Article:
The writer goes on to remark what he calls the inconsistency of the Presbyterians in insisting that baptism shall always be performed in a church. ‘There are instances to be given, if need were, of their letting infants die without their baptism, rather than sprinkle them out of a church.’ I shall mention but one other of their inconsistencies; ‘tis that of their Judaical, if not Phari­saical observation of the Lord’s Day, which they call the Sabbath. This they set up most rigidly as their characteristic, though they pretend to admit of nothing as a principle, nor allow of any stated practice ecclesiastic, for which they have not a positive command in the Holy Scriptures. They despise the decrees and canons of the church, even in the early ages of it; nor does the unanimous consent of the primitive fathers of the first three centuries weigh with them; and yet I humbly think they must either take the observation of the first day of the week as the Lord’s Day or weekly Easter from the authority of the church; else it would puzzle them to get clear of the observation of the seventh day or Jewish Sabbath from the morality of the fourth commandment by any positive gospel precept’

May 28
An ingenious piece of masked Jacobitism is described in a news­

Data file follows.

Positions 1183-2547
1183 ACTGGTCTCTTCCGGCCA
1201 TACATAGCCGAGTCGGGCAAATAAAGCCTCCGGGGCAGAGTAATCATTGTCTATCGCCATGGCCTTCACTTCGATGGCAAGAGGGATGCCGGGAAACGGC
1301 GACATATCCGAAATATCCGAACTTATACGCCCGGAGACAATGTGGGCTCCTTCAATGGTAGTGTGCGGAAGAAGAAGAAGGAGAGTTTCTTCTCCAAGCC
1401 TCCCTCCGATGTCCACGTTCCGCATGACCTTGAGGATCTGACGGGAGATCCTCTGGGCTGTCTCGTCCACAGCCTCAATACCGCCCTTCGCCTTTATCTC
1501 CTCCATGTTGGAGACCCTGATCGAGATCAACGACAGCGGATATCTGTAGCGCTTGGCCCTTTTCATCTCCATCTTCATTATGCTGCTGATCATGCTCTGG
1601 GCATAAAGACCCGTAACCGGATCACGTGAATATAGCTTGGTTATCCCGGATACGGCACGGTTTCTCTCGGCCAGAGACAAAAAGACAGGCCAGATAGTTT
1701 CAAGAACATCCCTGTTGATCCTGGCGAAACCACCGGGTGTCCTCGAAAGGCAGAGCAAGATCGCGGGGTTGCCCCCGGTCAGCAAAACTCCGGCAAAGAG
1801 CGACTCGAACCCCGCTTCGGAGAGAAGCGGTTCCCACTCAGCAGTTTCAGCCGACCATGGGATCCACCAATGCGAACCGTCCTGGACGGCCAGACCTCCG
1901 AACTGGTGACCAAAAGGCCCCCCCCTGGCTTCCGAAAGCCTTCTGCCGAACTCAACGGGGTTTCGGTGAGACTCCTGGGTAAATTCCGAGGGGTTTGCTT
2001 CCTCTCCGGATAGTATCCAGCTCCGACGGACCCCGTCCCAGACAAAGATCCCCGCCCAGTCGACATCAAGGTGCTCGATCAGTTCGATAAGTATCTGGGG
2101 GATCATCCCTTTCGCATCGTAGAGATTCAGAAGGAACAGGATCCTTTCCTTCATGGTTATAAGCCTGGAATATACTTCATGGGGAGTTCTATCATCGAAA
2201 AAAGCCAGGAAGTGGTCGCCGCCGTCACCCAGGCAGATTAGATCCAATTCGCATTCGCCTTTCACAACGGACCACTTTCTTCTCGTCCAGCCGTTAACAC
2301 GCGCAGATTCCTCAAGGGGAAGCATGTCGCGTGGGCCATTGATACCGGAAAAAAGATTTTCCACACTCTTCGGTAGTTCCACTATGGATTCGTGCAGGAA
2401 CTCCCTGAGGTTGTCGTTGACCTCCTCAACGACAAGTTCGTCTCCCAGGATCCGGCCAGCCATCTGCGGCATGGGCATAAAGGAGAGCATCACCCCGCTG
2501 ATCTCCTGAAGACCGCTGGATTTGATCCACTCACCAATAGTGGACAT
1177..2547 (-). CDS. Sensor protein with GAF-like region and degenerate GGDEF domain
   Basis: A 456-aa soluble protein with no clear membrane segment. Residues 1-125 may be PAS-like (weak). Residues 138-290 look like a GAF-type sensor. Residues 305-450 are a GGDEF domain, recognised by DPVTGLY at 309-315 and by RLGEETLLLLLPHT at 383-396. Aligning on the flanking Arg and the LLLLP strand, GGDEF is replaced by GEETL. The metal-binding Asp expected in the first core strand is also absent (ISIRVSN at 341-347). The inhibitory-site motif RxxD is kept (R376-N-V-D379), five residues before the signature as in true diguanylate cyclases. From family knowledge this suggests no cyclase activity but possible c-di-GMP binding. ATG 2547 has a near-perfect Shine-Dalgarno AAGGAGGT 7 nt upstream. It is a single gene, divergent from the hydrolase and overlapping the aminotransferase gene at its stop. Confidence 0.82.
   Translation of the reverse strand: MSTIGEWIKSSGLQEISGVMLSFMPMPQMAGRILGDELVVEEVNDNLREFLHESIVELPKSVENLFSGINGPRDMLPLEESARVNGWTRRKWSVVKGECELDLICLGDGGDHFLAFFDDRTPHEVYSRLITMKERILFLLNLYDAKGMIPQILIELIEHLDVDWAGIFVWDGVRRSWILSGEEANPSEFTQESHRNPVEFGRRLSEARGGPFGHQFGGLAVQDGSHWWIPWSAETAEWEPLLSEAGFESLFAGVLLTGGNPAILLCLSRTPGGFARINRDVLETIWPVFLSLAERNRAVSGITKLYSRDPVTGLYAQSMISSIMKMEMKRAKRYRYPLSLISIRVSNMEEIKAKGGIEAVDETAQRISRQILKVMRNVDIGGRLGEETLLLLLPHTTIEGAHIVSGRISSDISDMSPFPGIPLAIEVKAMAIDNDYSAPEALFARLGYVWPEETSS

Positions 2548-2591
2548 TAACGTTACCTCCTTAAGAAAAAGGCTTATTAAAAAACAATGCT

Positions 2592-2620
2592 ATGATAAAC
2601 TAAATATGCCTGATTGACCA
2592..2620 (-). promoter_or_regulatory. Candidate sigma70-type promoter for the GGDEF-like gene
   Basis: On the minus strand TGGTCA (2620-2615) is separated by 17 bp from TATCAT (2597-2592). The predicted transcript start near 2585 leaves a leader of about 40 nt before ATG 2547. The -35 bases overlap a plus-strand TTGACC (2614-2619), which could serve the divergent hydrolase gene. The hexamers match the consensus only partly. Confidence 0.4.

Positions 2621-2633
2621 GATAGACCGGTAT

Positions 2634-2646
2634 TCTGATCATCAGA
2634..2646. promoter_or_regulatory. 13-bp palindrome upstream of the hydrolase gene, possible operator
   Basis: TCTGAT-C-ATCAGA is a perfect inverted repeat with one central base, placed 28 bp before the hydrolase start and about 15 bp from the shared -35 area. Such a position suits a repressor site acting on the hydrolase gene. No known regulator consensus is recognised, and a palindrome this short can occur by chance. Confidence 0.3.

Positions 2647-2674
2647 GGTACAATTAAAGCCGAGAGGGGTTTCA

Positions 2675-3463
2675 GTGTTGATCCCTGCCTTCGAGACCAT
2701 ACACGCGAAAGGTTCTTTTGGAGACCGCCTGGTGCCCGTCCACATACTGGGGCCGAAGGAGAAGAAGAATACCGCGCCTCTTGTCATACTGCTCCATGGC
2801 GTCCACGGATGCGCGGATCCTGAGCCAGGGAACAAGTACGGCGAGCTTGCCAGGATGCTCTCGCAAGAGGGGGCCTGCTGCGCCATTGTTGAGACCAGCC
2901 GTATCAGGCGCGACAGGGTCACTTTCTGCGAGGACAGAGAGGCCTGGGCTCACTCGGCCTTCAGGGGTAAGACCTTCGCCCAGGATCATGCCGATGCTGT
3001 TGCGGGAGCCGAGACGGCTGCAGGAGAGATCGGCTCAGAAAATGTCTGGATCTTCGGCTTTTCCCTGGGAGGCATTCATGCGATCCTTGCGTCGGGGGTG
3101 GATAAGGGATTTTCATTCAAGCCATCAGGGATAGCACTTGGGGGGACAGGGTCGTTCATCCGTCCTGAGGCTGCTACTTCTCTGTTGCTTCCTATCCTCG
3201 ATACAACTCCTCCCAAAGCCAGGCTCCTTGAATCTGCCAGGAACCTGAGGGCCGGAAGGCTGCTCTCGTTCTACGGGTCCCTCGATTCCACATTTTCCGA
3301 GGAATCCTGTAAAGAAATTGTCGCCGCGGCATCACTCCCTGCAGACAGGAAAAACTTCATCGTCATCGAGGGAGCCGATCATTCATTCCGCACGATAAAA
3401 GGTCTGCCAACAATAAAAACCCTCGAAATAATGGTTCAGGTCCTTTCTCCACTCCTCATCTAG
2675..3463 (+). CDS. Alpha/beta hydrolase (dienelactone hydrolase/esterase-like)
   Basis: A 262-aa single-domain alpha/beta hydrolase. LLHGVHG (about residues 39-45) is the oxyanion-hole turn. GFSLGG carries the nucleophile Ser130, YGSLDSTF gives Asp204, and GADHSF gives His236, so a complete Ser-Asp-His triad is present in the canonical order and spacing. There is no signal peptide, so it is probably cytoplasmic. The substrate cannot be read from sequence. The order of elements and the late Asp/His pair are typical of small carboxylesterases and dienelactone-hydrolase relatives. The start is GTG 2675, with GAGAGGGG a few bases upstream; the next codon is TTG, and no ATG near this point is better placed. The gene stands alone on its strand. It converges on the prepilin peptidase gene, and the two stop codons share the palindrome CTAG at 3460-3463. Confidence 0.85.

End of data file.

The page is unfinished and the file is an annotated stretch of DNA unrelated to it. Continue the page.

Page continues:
paper as taking place in the neighbourhood of Edinburgh. ‘Thurs­day last’—so runs the paragraph—’ being the anniversary of the birth and happy restoration of King Charles II., of ever-blessed memory, was solemnly observed by Charles Jackson, merchant in Edinburgh, who had the honour to have his majesty stand godfather to him in the church of Keith at his baptism; and his majesty, by assuming the name of Jackson, was happily preserved from his enemies’ hands, after his escape out of the Royal Oak. In consideration of these honours conferred upon him by his sacred majesty, and being lineally descended from a stock of the loyalists, he invited all such, by public advertisement, to solemnise that memorable day, at an enclosure called Charles’s Field, lying a mile south from this city (where he hath erected a very useful bleaching-field), and there entertained them with diversity of liquors, fine music, &c. He had likewise a splendid bonfire, and a spacious standard erected, with a banner displayed upon it, whereon was very artfully drawn his sacred majesty in the Royal Oak, the bark wherein he made his escape, and the colonel who conducted him on board, taking leave of his majesty. The company round the bonfire drank her majesty, Queen Anne’s, and the memory of the happy Restoration, with great joy and demonstrations of loyalty. The night concluded with mirth; and the standard being brought back to Mr Jackson’s lodgings, carried by a loyal gentleman bareheaded, and followed by several others with trumpets, hautboys, and bagpipes playing before them, where they were kindly entertained.’